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West Papua Report
October 2007

This is the 41st in a series of monthly reports that focus on developments affecting Papuans. This reporting series is produced by the West Papua Advocacy Team (WPAT) drawing on media accounts, other NGO assessments and analysis and reporting from sources within West Papua. The West Papua Advocacy Team is a non-profit organization. 

 
Summary:
 
Pressure on Human Rights Defenders Continues/Intensifies
 
Reports from reliable sources in West Papua indicate that pressure on Papuan human rights defenders continues.  A September Amnesty International alert raised concern about Johanes Djonga, a human rights activist and church pastor.  According to the AI report, a military commander and his men have reportedly threatened to kill Pastor Johanes Djonga for his activism in defense of the human rights. Amnesty International believes his life could be in danger.
 
The AI report notes:  "The commander of the Army Special Forces (Kopassus) in Waris district, Papua province, Lettu Usman, and the soldiers under his command, allegedly threatened to kill Johanes Djonga and bury him in a 700-meter-deep gorge, on 22 August. They accused him of making false allegations about the situation in Waris district to local and international NGOs, and of being a provokator (provocateur) who was betraying the Indonesian state. A Kopassus military officer has also alleged on September 16 that Johanes Djonga is involved in illegal logging and food business. This appears to arise from Johanes Djonga's human rights activism: he recently presented a report to the governor of Papua and the military commander in the city of Jayapura, Colonel Burhanuddin Siagian, criticizing the actions of the military at the border between Waris and Papua New Guinea.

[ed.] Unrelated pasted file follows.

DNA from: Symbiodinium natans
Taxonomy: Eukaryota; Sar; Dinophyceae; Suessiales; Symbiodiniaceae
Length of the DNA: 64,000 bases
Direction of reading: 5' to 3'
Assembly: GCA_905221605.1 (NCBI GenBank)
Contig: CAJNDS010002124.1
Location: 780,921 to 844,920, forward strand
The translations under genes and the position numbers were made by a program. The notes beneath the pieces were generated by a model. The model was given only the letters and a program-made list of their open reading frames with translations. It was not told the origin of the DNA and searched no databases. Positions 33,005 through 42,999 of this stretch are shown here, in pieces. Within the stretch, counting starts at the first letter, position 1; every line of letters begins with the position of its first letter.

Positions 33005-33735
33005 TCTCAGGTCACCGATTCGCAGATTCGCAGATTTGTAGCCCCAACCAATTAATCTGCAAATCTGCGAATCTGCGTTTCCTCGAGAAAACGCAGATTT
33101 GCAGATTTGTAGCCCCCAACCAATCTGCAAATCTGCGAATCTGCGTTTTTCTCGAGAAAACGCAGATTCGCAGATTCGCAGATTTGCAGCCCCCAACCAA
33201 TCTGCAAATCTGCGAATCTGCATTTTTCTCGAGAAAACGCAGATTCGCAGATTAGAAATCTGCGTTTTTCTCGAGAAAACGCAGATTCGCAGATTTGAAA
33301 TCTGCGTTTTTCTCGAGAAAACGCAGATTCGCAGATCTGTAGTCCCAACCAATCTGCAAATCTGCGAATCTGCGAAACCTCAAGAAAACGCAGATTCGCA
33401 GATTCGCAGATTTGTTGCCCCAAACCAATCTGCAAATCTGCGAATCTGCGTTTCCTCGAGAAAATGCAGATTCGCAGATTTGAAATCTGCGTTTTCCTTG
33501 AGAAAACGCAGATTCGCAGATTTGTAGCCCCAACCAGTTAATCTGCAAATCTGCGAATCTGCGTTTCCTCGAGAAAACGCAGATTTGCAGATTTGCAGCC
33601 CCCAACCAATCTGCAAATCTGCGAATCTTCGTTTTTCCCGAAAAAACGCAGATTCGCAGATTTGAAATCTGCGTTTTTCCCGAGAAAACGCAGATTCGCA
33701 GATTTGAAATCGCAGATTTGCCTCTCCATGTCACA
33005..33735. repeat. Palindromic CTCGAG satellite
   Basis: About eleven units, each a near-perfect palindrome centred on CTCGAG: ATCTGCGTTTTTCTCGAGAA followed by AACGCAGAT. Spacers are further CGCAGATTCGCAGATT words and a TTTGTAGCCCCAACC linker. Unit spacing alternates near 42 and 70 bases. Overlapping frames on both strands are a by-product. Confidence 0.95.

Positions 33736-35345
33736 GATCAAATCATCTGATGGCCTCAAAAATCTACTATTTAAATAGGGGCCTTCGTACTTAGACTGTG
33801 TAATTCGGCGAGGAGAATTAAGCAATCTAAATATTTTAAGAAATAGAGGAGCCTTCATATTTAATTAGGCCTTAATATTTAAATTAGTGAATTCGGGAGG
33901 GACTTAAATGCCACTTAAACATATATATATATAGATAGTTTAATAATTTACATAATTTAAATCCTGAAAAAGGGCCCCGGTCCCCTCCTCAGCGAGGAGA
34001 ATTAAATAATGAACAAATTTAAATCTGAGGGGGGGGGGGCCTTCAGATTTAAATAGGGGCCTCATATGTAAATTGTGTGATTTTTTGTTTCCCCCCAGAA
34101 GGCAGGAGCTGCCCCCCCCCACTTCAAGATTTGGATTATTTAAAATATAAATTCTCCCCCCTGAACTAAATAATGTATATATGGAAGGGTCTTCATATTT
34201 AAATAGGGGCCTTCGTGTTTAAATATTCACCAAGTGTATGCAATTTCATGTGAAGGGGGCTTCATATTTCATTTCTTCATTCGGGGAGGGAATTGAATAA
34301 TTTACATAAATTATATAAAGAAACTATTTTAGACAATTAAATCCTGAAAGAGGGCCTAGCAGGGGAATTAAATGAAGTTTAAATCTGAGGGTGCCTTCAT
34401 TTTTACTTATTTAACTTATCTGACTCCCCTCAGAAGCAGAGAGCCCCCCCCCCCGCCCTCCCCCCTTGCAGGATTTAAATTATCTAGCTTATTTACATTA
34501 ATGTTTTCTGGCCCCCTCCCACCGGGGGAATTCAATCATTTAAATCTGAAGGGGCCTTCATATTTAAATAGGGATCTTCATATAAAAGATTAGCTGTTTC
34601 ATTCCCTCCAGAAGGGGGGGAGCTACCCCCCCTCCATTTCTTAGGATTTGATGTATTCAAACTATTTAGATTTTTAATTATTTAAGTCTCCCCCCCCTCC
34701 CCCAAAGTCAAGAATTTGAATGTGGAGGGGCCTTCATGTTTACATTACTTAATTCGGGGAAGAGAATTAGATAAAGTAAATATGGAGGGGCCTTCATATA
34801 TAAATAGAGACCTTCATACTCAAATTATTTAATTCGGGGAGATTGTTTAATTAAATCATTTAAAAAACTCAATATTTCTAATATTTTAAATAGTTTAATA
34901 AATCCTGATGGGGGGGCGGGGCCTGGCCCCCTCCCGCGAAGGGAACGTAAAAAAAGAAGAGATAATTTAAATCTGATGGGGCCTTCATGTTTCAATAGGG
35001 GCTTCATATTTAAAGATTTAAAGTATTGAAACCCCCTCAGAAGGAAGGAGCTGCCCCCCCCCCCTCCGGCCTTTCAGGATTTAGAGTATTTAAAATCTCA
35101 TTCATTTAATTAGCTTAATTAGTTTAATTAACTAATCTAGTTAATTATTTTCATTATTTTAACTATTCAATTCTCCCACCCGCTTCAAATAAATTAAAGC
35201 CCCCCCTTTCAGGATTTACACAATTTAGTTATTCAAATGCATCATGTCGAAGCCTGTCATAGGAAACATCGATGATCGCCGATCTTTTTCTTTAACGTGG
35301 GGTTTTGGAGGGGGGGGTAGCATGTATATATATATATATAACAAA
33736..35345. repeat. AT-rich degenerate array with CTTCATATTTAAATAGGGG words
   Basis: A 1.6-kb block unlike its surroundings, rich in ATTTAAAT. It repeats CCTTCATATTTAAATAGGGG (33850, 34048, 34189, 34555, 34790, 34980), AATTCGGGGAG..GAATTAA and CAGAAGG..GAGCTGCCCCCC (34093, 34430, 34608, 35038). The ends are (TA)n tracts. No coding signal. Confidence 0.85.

On September 18, Johanes Djonga reported the death threats to the head of Papua Police. The police commander explained that if the person threatening him was a soldier, there was nothing the police could do to protect him. Johanes Djonga then reported the threats to the Chief of Military Regional Command in Papua province: he reportedly said he would take action, but would sue Johanes Djonga for defamation if his accusations turned out to be false.